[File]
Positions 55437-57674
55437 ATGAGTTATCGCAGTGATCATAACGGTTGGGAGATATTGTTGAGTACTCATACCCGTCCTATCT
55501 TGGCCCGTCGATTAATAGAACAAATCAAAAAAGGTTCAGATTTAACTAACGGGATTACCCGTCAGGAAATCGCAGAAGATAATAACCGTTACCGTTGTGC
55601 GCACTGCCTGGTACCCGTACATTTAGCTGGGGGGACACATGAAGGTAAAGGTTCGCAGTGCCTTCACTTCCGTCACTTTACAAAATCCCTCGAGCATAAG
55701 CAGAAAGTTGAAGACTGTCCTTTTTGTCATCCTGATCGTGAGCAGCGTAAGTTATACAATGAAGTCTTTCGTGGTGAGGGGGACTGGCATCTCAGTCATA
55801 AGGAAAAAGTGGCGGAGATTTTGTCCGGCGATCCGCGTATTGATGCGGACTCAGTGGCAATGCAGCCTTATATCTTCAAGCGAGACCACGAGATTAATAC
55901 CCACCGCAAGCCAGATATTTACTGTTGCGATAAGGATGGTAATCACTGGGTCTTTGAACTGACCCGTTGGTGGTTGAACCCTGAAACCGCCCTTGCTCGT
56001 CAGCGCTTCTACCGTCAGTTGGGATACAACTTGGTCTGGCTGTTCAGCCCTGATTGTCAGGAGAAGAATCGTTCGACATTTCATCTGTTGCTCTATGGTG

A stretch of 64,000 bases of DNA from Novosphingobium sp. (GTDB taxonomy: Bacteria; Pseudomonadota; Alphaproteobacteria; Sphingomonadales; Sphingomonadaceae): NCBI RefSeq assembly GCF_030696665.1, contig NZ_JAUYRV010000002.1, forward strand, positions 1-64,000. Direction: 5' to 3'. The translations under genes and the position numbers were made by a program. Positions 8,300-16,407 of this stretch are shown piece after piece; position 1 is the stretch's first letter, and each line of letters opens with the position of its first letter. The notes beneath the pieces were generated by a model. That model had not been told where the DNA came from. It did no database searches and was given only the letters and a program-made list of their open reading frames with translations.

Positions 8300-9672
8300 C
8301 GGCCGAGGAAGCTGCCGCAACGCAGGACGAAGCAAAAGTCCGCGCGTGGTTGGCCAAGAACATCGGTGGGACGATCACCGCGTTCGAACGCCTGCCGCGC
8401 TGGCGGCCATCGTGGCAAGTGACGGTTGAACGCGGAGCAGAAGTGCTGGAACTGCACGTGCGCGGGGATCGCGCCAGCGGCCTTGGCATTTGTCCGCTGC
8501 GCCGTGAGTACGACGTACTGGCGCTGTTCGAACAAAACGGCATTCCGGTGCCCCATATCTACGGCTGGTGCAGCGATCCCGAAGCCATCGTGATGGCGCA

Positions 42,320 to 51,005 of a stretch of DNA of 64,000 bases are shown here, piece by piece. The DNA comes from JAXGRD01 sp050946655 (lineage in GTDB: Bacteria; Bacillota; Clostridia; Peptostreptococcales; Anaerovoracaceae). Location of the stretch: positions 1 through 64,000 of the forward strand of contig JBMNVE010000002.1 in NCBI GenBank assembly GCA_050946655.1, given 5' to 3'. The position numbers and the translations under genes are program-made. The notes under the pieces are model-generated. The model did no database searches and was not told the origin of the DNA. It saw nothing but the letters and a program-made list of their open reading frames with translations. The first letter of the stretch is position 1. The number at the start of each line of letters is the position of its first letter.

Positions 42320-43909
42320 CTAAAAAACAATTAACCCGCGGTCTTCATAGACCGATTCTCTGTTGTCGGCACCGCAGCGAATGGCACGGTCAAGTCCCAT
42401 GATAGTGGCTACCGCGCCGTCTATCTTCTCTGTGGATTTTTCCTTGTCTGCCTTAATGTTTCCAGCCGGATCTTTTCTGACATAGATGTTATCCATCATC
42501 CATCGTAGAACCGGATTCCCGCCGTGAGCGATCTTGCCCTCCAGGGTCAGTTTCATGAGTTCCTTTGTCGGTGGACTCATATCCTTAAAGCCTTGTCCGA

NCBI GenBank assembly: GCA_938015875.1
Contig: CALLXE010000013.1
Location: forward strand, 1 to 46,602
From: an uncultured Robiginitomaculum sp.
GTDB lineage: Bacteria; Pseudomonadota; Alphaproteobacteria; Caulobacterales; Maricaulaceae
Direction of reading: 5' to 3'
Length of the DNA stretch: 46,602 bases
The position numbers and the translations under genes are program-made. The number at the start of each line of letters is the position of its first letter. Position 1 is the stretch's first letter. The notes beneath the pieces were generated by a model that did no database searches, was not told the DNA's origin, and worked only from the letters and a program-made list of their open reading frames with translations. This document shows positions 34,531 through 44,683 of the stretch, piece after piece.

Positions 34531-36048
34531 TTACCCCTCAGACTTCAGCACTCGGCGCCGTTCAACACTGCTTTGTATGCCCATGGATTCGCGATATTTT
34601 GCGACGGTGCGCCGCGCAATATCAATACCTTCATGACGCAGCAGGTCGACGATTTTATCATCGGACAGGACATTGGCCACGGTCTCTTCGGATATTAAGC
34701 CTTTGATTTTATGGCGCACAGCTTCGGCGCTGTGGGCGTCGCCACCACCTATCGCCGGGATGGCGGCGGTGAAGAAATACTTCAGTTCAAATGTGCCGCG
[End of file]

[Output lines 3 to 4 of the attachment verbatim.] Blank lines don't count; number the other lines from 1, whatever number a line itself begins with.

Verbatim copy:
55501 TGGCCCGTCGATTAATAGAACAAATCAAAAAAGGTTCAGATTTAACTAACGGGATTACCCGTCAGGAAATCGCAGAAGATAATAACCGTTACCGTTGTGC
55601 GCACTGCCTGGTACCCGTACATTTAGCTGGGGGGACACATGAAGGTAAAGGTTCGCAGTGCCTTCACTTCCGTCACTTTACAAAATCCCTCGAGCATAAG